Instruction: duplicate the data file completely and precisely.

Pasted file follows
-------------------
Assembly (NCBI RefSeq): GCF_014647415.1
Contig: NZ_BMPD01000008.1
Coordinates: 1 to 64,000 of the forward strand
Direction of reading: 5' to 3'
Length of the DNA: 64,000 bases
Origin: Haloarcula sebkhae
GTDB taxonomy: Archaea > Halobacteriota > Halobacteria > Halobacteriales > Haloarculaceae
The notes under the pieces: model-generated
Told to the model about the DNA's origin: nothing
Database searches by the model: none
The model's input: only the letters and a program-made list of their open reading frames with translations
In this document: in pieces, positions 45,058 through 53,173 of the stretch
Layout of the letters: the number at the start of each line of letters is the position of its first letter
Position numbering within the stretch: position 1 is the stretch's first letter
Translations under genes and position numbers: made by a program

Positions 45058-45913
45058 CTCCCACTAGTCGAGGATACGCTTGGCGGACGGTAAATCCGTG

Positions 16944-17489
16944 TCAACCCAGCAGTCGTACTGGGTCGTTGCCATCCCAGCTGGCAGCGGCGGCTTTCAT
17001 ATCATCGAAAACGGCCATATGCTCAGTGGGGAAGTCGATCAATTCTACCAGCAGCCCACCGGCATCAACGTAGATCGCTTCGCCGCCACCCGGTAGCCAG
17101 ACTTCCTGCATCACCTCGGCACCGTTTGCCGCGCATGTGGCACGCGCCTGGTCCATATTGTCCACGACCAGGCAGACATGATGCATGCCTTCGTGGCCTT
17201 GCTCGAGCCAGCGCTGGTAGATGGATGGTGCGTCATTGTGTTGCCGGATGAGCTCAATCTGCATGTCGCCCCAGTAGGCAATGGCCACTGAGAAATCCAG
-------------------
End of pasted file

Assembly (NCBI RefSeq): GCF_014647415.1
Contig: NZ_BMPD01000008.1
Coordinates: 1 to 64,000 of the forward strand
Direction of reading: 5' to 3'
Length of the DNA: 64,000 bases
Origin: Haloarcula sebkhae
GTDB taxonomy: Archaea > Halobacteriota > Halobacteria > Halobacteriales > Haloarculaceae
The notes under the pieces: model-generated
Told to the model about the DNA's origin: nothing
Database searches by the model: none
The model's input: only the letters and a program-made list of their open reading frames with translations
In this document: in pieces, positions 45,058 through 53,173 of the stretch
Layout of the letters: the number at the start of each line of letters is the position of its first letter
Position numbering within the stretch: position 1 is the stretch's first letter
Translations under genes and position numbers: made by a program

Positions 45058-45913
45058 CTCCCACTAGTCGAGGATACGCTTGGCGGACGGTAAATCCGTG

Positions 16944-17489
16944 TCAACCCAGCAGTCGTACTGGGTCGTTGCCATCCCAGCTGGCAGCGGCGGCTTTCAT
17001 ATCATCGAAAACGGCCATATGCTCAGTGGGGAAGTCGATCAATTCTACCAGCAGCCCACCGGCATCAACGTAGATCGCTTCGCCGCCACCCGGTAGCCAG
17101 ACTTCCTGCATCACCTCGGCACCGTTTGCCGCGCATGTGGCACGCGCCTGGTCCATATTGTCCACGACCAGGCAGACATGATGCATGCCTTCGTGGCCTT
17201 GCTCGAGCCAGCGCTGGTAGATGGATGGTGCGTCATTGTGTTGCCGGATGAGCTCAATCTGCATGTCGCCCCAGTAGGCAATGGCCACTGAGAAATCCAG